Reality Sets In

It’s been ten days since the U.S. presidential election. Given the outcome and what’s been happening in America since, the last thing anyone needs is another thought-piece by a white male with an upper-middle-class upbringing who lives in Canada. I’m writing this anyway for one reason: I expected Donald Trump to be elected.

I was told from a young age that I was too cynical. My retort would always be that I was, in fact, realistic. I don’t think it’s cynical that, even in 2016, I thought Hillary Clinton wouldn’t be elected president because she’s a woman. Unfortunately, but not surprisingly, I think that falls under a realistic point of view.

Before I go on, I should make it clear that I would have voted for Hillary. But I don’t think it’s realistic that a woman can’t be president. I think it’s realistic that far too many people in the world struggle with the idea that a woman is as qualified (or so, so much more qualified) to do a “man’s job.” Or that women can be confident. Or that they can be opinionated. Or that they can make mistakes. Or that they are entitled to respect. Or that they are men’s equal and often much more.

I would call all of this realistic thinking, but I think I need to explain why. My parents divorced when I was very young and through joint custody I grew up primarily under my Mom’s roof. My mother came from a very traditional family yet knew that being a woman did not dictate what job she might have or how she might live her life. This was the example I was raised under. It’s why I remember from an early age thinking it strange that boys would make so much fun of girls. It’s why I’ve had never thought twice about having a woman as my boss. Most of all, it’s why I’m dumbfounded by the casual and ingrained sexism I witness on a near daily basis.

I’m sure any woman reading this is rolling their eyes at another man being “surprised” that sexism exists. But being raised by a woman that made her own way meant that I, by default, looked up to women. I looked up to my Dad as well, but I honestly can’t remember distinguishing between the two. My exposure to men believing themselves to be superior to women came from everything else I experienced outside my home. I became aware that it existed, even if I couldn’t always understand or appreciate what I was seeing.

What I’m trying to say is that I’ve never taken it as a given that a man takes precedent over a woman. At least not consciously. But certainly unconsciously. Because that’s our world. The world where a man can openly question a woman’s ability to do a particular job. (I heard this 14 days ago.) The one where a man openly scoffs at the idea that women can have their own conferences to address sexism and the wage gap in their industry. (Less than two months ago.) And the world where some random man on the internet is going to find this post and try to say sexism isn’t real.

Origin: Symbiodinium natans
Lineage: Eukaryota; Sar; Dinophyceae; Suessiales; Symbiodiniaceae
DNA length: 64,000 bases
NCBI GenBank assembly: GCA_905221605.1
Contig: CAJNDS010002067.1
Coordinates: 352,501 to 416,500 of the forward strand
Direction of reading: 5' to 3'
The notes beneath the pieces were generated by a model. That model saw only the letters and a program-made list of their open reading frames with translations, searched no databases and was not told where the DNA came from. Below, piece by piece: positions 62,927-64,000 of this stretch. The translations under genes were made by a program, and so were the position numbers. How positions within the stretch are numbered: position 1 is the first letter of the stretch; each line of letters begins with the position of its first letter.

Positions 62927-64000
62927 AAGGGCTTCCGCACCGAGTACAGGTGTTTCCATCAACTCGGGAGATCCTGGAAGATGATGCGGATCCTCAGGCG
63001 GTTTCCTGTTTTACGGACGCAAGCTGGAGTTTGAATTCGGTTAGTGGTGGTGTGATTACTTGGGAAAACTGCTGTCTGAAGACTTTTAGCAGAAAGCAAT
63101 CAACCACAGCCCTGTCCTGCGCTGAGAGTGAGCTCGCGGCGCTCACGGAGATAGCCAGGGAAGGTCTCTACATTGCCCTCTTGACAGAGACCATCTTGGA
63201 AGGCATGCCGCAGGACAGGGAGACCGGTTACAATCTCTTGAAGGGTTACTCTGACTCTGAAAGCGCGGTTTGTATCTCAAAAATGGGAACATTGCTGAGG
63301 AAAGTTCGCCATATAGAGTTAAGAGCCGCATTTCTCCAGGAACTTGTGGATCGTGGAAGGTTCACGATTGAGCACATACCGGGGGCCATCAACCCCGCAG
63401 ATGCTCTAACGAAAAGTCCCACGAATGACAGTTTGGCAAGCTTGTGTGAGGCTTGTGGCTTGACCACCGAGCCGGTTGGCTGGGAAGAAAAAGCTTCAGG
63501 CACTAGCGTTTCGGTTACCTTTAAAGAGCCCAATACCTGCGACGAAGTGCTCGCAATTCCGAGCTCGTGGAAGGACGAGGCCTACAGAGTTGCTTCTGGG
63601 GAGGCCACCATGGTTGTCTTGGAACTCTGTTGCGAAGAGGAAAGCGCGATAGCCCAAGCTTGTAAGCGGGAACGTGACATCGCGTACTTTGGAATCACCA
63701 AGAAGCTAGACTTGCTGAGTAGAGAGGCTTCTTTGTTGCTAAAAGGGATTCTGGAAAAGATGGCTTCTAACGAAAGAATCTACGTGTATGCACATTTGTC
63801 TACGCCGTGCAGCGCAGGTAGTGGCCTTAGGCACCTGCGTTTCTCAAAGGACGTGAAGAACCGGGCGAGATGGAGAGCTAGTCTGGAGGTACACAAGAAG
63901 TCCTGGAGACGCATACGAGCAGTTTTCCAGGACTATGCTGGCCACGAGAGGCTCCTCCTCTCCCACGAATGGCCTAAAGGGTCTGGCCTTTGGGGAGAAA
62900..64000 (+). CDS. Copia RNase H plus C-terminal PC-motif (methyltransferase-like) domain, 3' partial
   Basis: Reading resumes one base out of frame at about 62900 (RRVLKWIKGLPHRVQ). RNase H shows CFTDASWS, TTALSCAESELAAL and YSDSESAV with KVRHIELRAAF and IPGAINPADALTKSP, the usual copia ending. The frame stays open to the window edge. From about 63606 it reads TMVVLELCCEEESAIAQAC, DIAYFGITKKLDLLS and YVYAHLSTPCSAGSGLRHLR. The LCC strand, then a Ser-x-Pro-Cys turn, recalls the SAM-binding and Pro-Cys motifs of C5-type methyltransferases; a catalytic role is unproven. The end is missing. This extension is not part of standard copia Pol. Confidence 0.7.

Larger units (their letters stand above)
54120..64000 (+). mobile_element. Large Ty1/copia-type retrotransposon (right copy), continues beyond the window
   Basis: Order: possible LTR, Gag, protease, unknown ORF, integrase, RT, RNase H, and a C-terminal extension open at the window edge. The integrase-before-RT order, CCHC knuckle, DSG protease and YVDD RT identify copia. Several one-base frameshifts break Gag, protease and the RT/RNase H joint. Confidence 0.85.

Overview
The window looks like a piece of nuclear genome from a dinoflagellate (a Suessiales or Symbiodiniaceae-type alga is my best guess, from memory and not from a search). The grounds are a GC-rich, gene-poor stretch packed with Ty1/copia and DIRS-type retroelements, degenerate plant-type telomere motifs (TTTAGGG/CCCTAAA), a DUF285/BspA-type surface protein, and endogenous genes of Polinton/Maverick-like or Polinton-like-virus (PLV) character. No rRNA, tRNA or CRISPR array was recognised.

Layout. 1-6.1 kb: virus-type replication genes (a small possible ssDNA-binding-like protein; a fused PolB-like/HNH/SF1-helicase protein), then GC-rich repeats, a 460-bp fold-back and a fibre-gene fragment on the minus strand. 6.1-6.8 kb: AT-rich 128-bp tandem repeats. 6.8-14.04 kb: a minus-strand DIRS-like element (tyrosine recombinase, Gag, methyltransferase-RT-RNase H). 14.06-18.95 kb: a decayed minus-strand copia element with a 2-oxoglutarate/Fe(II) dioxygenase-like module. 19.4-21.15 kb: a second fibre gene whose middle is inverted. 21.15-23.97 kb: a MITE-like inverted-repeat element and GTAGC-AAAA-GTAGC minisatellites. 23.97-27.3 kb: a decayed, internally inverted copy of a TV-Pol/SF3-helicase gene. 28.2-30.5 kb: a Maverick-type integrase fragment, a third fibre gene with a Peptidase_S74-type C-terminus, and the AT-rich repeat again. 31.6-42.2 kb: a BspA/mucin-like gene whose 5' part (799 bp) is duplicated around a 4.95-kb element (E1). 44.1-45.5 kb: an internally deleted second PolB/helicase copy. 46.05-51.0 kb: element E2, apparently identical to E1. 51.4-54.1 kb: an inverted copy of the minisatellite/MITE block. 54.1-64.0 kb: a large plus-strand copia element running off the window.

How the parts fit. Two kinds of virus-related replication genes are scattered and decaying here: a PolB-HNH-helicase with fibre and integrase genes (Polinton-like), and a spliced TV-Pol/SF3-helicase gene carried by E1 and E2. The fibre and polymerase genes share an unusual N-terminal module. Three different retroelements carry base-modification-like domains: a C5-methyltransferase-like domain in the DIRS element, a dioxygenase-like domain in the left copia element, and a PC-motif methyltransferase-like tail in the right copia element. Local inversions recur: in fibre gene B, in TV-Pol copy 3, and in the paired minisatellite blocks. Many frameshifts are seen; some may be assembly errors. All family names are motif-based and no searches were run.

This is the world we, as men, live in quite comfortably. Because we always think we have the upper hand. Or we think we’re aware of the problem and that in itself is enough. To that, I plead guilty. But seeing my prediction about Trump come true has left me with a deeply unsettling feeling that’s made me know being aware isn’t enough for me anymore.

This election should be a nasty wake up call for my fellow men that misogyny and sexism is alive and well in our world. If you have ever questioned it or believed that you never participated in it, the fact that a bigoted, dangerous buffoon has been made president because he has a penis should make you believe. If this election result isn’t the best reason to question all of your own thoughts and actions, then things aren’t likely to get better. That’s just the reality of our world.

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[Note: that’s not quite the exact quote, but you get the idea.]

The 13 Best Pieces Of Advice I Got From Inspiring Clickbait Listicles

Happy 2016 everyone! With the New Year come new resolutions to better myself spiritually and professionally! Below are 13 pieces of the best advice I’ve found from prominent business, marketing, social media and life leaders that will help you make the most of the year to come!

1 – Tell Your Story